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Here’s Why You Shouldn’t Be In Busy Mode Now To Launch Your Startup By The End Of The Year

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Around this time of year, almost all startup founders who pitch to me or ask for advice will start saying, “… [hoping/planning/must be ready to] launch by the end of the year.

Here’s the thing: “end of the year” is an artifact of the calendar system we use in the West, unchanged since the 16th century.

Pope Gregory XIII began to worry that Easter was drifting away from the vernal equinox with which it was supposed to coincide, and was largely unchanged since an earlier calendar invented by the Romans, who decreed that a year would end on the last day of December (which our December).

The ancient Roman calendar and the spring equinox should really have nothing to do with the startup industry, and there are several key reasons why the end of the year is a bad time to bring your new or revised product live.

  • Many of your team will likely be on vacation, making it difficult for staff to handle unexpected issues, marketing activities, and responding to customer service inquiries.
  • Even when they’re not on vacation, they’ll be pressured by family and friends to cut hours at the beginning and end of their workday or try their hand at work from their smartphone.
  • Many of your suppliers will similarly be under-resourced and unfocused.
  • If you are backed by a company, your investors will not be available to help you increase the impact of your launch activity because summer vacation is the vacation time for investors.
  • Consumer and corporate customer behavior is changing dramatically this time of year in all sorts of ways, both gross and subtle.
  • Consumers are more likely to be on social media, less responsive to email marketing, and less responsive unless you offer big post-shopping discounts. Consumers try more, convert less.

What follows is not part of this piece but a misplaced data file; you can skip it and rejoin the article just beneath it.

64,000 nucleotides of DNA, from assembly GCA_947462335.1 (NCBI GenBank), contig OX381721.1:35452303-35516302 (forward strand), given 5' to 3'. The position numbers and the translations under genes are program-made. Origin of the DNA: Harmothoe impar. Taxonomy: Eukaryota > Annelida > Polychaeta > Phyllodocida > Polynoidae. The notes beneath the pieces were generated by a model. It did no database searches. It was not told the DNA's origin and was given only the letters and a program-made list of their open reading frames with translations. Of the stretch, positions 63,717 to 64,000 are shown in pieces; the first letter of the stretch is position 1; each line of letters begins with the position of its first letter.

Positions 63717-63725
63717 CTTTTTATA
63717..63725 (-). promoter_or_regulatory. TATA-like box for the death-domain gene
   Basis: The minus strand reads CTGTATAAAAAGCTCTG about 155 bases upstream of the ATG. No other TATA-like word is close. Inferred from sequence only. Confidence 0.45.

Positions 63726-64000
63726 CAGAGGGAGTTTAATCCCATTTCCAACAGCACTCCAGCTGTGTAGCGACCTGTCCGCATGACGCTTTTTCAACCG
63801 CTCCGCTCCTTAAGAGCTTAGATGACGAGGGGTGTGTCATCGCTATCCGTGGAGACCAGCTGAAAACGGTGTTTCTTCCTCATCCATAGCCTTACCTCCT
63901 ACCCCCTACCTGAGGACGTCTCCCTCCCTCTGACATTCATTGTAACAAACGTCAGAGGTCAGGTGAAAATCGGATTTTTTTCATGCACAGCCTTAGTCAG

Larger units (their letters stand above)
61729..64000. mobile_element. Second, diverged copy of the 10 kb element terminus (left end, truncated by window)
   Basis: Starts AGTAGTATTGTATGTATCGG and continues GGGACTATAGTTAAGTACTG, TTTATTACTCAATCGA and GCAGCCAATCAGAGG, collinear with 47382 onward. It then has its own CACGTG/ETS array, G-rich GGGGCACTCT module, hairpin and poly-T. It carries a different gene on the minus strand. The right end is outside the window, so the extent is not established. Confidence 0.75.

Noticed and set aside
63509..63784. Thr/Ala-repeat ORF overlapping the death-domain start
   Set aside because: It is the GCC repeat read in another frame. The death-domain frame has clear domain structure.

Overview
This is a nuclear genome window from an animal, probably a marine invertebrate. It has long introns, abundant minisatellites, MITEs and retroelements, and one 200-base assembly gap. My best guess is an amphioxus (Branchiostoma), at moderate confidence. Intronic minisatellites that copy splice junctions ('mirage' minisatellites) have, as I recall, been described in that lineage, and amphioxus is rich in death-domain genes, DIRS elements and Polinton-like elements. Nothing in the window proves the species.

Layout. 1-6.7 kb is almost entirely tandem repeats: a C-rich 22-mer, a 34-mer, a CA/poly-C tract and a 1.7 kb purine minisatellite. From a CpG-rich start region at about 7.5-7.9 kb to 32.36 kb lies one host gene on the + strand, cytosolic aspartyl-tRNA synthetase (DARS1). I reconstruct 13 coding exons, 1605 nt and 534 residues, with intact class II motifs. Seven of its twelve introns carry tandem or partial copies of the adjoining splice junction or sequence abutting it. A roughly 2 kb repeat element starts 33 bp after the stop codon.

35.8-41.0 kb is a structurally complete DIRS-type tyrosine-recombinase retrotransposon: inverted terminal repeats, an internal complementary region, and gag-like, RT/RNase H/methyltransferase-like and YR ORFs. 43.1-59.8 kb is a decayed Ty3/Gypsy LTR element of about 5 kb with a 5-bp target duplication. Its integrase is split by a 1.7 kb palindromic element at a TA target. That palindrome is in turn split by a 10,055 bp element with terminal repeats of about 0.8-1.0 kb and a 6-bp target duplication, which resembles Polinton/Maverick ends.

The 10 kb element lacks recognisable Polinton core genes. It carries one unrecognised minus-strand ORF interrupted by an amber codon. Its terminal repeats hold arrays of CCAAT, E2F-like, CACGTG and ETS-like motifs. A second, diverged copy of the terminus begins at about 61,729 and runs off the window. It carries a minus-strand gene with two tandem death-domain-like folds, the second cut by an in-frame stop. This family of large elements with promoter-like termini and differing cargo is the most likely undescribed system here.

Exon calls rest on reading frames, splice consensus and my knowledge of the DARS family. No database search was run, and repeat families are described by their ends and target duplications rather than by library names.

• Business customers are less likely to respond to offers; decision-makers are offline, next year’s budgets are being revised without warning, and first quarter earnings are usually the least predictable, so they’re less likely to take a gamble on a new product or service.
  • Less attention is paid to business and technical stories in the media because journalists are often expected to take vacations while the major stock markets are quiet or closed and things are generally calmer.

I understand the impulse to finalize and launch a product or upgrade before the end of the year. We all have to tell ourselves that we will start 2023 with renewed focus, a clean, sleek canvas, and a new superpower delivered by the amazing product we’re nearing completion. I get it.

But pushing your team, suppliers and investors to be ready by the end of the year does bad things. It creates a startup culture where it’s OK to push and make sacrifices for a meaningless goal. It guarantees that for most categories you will start in the most difficult time of the year to launch a new company or product.

And it means you’ve forgotten that eternal truth of startups: What looks like the top from here is just the top of the ridge, and there’s always another ridge to climb when you get to the top of this one.

The journey continues on January 1st, and you have just poured all the energy, effort and love into your team in the weeks leading up to December 31st.

Do you want to be burned out, sick of each other, lagging behind on all fronts when the rest of business comes out of hibernation in January, or would you rather be on top form to launch an even better product in February?

Let go of the meaningless December month. Romulus won’t mind.

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